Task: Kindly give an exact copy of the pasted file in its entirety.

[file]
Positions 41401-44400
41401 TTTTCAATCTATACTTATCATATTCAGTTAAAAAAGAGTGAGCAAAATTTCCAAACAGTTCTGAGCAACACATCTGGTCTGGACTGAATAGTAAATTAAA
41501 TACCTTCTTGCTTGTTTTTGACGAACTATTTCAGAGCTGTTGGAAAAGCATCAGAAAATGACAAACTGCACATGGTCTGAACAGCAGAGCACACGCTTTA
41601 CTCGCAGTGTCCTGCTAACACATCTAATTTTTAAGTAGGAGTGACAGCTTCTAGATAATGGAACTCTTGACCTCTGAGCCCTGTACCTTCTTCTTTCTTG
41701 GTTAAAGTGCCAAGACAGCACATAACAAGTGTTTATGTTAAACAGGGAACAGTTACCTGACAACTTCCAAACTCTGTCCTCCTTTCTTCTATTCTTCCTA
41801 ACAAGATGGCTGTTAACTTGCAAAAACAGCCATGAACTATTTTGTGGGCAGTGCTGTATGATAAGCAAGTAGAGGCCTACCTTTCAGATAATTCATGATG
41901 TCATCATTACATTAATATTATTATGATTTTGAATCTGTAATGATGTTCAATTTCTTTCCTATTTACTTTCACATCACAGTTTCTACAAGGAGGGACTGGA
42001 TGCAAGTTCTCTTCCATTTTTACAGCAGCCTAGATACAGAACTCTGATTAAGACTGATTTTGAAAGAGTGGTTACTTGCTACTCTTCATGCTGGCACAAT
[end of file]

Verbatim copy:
Positions 41401-44400
41401 TTTTCAATCTATACTTATCATATTCAGTTAAAAAAGAGTGAGCAAAATTTCCAAACAGTTCTGAGCAACACATCTGGTCTGGACTGAATAGTAAATTAAA
41501 TACCTTCTTGCTTGTTTTTGACGAACTATTTCAGAGCTGTTGGAAAAGCATCAGAAAATGACAAACTGCACATGGTCTGAACAGCAGAGCACACGCTTTA
41601 CTCGCAGTGTCCTGCTAACACATCTAATTTTTAAGTAGGAGTGACAGCTTCTAGATAATGGAACTCTTGACCTCTGAGCCCTGTACCTTCTTCTTTCTTG
41701 GTTAAAGTGCCAAGACAGCACATAACAAGTGTTTATGTTAAACAGGGAACAGTTACCTGACAACTTCCAAACTCTGTCCTCCTTTCTTCTATTCTTCCTA
41801 ACAAGATGGCTGTTAACTTGCAAAAACAGCCATGAACTATTTTGTGGGCAGTGCTGTATGATAAGCAAGTAGAGGCCTACCTTTCAGATAATTCATGATG
41901 TCATCATTACATTAATATTATTATGATTTTGAATCTGTAATGATGTTCAATTTCTTTCCTATTTACTTTCACATCACAGTTTCTACAAGGAGGGACTGGA
42001 TGCAAGTTCTCTTCCATTTTTACAGCAGCCTAGATACAGAACTCTGATTAAGACTGATTTTGAAAGAGTGGTTACTTGCTACTCTTCATGCTGGCACAAT